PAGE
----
Philanthropy is the act of giving money or other assets to help people or causes. It can be done by individuals or corporations, and it can take many forms, including donations of cash or other assets, volunteer work, scholarships and community investments. The word philanthropy comes from the Greek words for “love of mankind” and “brotherhood.”
Despite its noble purpose, philanthropy is often misunderstood. Many think it transfers wealth from the rich to the poor, but this is not always the case. In fact, in the United States, which is one of the most philanthropic nations in the world, less than a fifth of the money donated by big givers goes to help the poor. Much of it goes to things like sports teams and the arts, while half goes to education and health care.
The earliest forms of philanthropy were religious. For example, ancient Egyptian rulers and noblemen gave monetary allowances to the poor as part of their religious duties. Some ancient societies practiced a form of philanthropy called tithing, wherein they donated a tenth of their income. Later, philanthropy became more of a political tool. People who favored particular ideas or political parties supported organizations that promoted them.
The 19th century was a time of reform for philanthropy. Charity reformers worried that too many people gave for sentimental reasons and didn’t consider how their gifts might affect the poor. They urged philanthropic institutions to focus on social change and teach the poor how to help themselves. They also increased the importance of accountability in philanthropy (ibid).
In the 1960s and 1970s, government budget cuts led to an increase in demand for philanthropic services. Nonprofit organizations took on more of the burden of providing basic needs such as food, shelter and clothing. However, they were unable to meet the growing demand, leading to an increasing reliance on private donors. The economic crisis of the 1980s made it clear that individual donors could not replace government funding for philanthropic activities. This led to an emphasis on the role of individuals in philanthropy and a push for increased accountability for foundations (ibid).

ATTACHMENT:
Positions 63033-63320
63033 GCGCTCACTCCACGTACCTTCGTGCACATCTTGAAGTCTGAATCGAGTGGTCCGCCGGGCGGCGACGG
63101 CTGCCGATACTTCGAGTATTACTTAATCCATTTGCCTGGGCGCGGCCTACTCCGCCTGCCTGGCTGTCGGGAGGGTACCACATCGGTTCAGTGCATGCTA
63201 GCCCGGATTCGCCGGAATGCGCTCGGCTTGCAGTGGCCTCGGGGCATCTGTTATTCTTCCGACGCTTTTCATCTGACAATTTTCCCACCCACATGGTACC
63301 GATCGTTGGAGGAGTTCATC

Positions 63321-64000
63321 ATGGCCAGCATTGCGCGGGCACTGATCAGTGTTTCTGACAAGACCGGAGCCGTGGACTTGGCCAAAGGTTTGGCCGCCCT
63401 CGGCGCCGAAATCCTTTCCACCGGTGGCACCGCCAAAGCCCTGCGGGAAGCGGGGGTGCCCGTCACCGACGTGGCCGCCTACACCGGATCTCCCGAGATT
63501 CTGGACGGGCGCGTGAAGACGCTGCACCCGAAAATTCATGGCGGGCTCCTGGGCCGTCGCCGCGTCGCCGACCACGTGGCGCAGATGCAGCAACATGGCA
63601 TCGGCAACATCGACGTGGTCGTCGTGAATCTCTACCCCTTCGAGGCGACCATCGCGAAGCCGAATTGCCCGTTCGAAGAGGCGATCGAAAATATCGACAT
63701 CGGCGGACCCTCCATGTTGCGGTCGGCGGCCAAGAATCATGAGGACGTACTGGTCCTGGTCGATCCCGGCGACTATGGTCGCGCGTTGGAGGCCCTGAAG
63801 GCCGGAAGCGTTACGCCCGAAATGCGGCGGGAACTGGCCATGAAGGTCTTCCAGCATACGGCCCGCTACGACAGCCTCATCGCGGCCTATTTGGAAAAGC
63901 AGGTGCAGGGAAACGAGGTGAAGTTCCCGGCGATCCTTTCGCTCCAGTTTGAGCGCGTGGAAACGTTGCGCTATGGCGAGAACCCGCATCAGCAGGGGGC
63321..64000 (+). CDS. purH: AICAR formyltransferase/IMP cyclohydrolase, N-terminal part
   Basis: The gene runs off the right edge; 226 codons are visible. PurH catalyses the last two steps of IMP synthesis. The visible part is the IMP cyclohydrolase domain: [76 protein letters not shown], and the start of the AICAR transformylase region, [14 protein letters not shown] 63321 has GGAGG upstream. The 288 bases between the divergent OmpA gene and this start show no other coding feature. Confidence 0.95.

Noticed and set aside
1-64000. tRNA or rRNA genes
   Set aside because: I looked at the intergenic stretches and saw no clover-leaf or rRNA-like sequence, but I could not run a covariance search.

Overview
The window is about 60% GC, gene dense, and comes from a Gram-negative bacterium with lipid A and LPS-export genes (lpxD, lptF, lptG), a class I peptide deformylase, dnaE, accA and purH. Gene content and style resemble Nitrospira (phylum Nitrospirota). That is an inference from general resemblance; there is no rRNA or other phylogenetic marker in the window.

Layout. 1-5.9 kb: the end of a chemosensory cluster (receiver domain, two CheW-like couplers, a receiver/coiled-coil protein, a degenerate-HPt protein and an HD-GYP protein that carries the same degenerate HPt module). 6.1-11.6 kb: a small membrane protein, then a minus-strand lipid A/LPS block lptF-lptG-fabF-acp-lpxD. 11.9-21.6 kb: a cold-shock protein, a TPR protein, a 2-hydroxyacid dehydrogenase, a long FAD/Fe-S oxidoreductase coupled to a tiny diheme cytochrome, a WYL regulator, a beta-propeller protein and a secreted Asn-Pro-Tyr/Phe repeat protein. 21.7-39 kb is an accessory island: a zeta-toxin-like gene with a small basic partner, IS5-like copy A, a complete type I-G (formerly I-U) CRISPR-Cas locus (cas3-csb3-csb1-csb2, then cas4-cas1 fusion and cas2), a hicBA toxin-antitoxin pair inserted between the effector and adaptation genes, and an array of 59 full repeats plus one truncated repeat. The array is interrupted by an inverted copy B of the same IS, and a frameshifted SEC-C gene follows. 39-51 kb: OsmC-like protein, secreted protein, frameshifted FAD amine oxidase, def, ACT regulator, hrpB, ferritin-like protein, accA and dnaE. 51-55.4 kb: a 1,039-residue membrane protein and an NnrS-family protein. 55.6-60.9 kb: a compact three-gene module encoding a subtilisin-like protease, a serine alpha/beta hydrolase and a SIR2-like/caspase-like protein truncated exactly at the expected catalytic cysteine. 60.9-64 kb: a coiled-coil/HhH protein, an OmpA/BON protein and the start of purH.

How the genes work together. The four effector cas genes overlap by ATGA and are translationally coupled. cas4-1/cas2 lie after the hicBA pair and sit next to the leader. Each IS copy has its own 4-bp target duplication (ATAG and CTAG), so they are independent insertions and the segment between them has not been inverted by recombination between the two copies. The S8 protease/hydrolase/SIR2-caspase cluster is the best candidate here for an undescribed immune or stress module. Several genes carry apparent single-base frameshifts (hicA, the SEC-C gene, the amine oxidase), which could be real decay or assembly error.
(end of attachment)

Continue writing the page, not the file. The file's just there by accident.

Today, anyone can become a philanthropist, regardless of their wealth. Some famous philanthropists include Dorothea Dix, who worked to improve the treatment of the mentally ill, and Cotton Mather, who wrote about how to better the lives of ordinary citizens in colonial America. Even companies can become philanthropists by encouraging employees to volunteer for nonprofits and offering matching donations. But the most important thing to remember about philanthropy is that it isn’t just about giving money, it’s about making a difference with your time and energy as well. That’s why it’s important to find a cause that speaks to you. Don’t be afraid to get creative with your philanthropy; it can make all the difference. —Sarah Bremner, Senior Editor, Nonprofit Quarterly.